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Oily water leaks into Port Valdez from pipeline terminal, Alyeska says

The Valdez Marine Terminal in Valdez, seen Feb. 15, 2016. (Loren Holmes / ADN)

The operator of the trans-Alaska pipeline has removed 326 barrels of oily water at the Valdez Marine Terminal after a mix of water and oil leached under snow and into the water near a small-boat harbor at the terminal.

Alyeska Pipeline Service Co. said in a statement Tuesday that it’s unknown how much oil was spilled.

The spill was reported to the Alaska Department of Environmental Conservation at 8:16 p.m. Sunday, the state agency reported. Crews at the terminal reported a sheen on the water near the harbor.

The source of the leak has been contained, the agency said.

“Responders were on scene within the hour and continue response activities including deployment of sorbents sweeps, sausage boom and containment boom,” Alyeska said in a statement.

A small amount of oil can create a widespread sheen. Asked if the spill was large, Michelle Egan, a spokeswoman with Alyeska, said she would not comment on its possible size.

“I’m not going to characterize it one way or another until we get more information,” she said. “Any time we have sheen on the water, that’s a very big deal to us.”

“A team of vessels were dispatched” quickly to contain the spill using the boom and other steps, the company said. Boom is a floating barrier stretched across the water.

Alyeska Pipeline, owned by Alaska’s major oil producers, on Monday night created an incident management team to coordinate the spill response.

“No injuries are reported and TAPS operations have not been impacted,” the company said.

As of 6 a.m. Tuesday, Alyeska had recovered about 326 barrels, or 13,692 gallons, of oily water, the company reported.

“The cause is under investigation, but early indicators suggest that the crude/water mixture was leaking from a sump that overflowed,” the Department of Environmental Conservation said in a statement on Monday.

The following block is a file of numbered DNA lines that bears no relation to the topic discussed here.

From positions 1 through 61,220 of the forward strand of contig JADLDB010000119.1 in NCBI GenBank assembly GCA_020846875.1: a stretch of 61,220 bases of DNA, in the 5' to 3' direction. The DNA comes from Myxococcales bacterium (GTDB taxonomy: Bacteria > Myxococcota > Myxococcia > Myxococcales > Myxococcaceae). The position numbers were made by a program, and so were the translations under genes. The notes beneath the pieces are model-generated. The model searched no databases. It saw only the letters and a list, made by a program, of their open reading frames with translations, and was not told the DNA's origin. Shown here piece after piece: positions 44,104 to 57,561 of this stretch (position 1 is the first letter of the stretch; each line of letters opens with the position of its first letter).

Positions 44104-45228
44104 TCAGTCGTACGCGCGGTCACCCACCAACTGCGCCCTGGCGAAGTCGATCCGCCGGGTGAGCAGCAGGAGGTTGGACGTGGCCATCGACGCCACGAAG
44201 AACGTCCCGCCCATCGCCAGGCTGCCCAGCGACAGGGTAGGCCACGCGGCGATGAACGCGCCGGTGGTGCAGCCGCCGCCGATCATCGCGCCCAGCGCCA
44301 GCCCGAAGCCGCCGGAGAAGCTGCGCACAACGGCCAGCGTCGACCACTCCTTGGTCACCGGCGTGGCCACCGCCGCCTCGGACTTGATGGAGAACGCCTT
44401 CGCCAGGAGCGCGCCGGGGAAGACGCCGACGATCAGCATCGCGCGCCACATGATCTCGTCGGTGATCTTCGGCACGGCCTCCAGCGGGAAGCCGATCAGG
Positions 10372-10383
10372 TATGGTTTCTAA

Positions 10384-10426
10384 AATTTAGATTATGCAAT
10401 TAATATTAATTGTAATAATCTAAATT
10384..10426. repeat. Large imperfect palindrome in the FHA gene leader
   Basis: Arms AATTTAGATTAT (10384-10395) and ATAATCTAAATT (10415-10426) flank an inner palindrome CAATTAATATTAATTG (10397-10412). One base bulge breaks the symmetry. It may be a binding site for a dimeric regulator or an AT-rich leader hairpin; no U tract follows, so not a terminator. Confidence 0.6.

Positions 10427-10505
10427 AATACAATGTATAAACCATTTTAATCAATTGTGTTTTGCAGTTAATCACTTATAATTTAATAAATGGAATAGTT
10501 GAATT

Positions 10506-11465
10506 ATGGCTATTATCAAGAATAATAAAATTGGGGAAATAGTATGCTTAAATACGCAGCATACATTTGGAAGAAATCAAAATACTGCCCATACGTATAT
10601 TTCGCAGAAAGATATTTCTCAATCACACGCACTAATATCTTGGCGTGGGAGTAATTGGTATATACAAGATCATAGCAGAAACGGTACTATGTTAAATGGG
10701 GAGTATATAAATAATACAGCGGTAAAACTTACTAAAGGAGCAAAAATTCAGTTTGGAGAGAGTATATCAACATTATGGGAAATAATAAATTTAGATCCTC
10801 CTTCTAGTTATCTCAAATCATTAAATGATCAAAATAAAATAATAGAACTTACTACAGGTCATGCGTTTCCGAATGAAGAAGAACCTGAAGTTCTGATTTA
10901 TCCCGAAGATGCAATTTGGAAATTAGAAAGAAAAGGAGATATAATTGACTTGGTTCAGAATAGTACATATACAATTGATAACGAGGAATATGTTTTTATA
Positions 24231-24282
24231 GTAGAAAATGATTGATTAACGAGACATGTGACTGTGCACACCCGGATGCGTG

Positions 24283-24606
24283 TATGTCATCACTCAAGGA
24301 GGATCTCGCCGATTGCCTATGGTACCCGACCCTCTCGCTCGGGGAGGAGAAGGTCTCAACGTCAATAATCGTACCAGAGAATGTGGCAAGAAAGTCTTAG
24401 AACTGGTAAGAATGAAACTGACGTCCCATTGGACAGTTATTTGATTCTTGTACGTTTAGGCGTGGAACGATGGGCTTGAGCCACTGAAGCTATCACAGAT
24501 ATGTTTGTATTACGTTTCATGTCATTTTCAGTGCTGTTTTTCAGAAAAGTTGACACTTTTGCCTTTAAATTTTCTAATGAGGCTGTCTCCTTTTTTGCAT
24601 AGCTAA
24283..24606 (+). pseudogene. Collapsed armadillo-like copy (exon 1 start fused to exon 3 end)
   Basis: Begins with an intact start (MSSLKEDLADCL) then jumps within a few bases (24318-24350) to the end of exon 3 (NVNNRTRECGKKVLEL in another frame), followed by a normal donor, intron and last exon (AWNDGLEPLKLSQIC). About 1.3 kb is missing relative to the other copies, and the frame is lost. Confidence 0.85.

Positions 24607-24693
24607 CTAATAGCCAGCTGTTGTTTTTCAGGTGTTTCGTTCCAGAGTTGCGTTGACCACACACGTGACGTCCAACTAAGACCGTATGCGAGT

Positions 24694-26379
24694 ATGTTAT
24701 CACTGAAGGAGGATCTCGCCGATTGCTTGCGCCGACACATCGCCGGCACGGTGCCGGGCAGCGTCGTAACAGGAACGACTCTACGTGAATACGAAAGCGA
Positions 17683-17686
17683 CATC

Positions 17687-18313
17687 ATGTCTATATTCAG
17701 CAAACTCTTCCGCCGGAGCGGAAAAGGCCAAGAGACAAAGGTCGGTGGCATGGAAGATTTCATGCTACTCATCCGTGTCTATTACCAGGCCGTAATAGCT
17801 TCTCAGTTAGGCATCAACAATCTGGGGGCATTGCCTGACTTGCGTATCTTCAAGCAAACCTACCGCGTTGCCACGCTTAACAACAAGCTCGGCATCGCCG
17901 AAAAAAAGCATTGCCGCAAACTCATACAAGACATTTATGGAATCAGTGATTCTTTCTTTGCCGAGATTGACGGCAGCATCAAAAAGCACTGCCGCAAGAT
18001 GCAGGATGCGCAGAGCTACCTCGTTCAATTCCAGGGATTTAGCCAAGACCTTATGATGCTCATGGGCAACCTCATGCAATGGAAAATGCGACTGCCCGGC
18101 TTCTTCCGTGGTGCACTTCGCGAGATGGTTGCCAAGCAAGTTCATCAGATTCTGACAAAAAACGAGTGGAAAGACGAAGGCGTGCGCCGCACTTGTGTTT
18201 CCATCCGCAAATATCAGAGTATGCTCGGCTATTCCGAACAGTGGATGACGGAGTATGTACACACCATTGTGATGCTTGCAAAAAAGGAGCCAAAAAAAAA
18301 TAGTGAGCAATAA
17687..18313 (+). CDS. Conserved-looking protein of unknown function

Egan said in a text that the sump is a drain. “It can collect rainwater from process areas, secondary containment, parking lot, etc.,” she said.

This sump is not necessarily associated with an oil-storage tank, she said.

“The oil traveled beneath the snow covered surface and came out near the head of Berth 4 into Port Valdez,” the state agency said.

Most of the sheen was contained behind the berthing area with booms and other measures, the state said. The oily water was being skimmed from a corralled area, about 30 feet long by 30 feet wide, inside the boom, the statement said.

Additional boom on the water to contain the oil was placed outside the berthing area, the state said. Fishing vessels trained to participate in oil spill response were also deployed to catch any oil water that was missed.

“Overflights and vessel surveillance of the area are ongoing. Crews are working to determine the amount of contamination in and around the sump,” the agency said.

Donna Schantz, helping provide oil spill oversight through the Prince William Sound Regional Citizens’ Advisory Council, said the crews seem to have done a good job containing the spill.

She said the group is hoping to quickly learn what caused the spill.

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